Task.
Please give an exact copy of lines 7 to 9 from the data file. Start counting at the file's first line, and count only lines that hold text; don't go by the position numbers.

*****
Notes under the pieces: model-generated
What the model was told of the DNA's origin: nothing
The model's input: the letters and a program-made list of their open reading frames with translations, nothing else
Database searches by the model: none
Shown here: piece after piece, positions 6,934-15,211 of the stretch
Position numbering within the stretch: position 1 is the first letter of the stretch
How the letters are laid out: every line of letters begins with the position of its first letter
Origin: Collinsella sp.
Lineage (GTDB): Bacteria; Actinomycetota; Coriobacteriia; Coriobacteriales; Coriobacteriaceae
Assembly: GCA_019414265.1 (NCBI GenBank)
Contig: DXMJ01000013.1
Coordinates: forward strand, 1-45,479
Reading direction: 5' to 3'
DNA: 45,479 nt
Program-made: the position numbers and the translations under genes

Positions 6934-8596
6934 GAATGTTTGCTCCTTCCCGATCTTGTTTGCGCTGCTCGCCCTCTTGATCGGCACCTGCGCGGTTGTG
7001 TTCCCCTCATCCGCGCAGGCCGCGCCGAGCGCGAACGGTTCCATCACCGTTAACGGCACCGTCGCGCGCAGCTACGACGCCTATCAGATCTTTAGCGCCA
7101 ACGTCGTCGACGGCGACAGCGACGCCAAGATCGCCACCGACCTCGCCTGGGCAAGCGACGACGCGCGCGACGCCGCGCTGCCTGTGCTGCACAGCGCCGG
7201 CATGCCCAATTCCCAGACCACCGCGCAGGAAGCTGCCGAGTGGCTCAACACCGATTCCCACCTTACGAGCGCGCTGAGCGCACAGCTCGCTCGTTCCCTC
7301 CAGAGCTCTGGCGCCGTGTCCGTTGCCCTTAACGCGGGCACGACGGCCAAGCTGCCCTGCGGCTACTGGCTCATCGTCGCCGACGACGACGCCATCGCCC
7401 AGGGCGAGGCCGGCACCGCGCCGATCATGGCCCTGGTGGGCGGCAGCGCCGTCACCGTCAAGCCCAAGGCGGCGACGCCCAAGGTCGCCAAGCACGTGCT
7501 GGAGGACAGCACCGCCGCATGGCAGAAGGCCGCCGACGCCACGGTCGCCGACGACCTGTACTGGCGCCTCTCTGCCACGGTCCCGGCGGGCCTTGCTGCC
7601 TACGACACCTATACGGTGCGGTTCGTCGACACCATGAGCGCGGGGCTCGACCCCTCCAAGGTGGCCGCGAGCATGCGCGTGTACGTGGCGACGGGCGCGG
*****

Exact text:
How the letters are laid out: every line of letters begins with the position of its first letter
Origin: Collinsella sp.
Lineage (GTDB): Bacteria; Actinomycetota; Coriobacteriia; Coriobacteriales; Coriobacteriaceae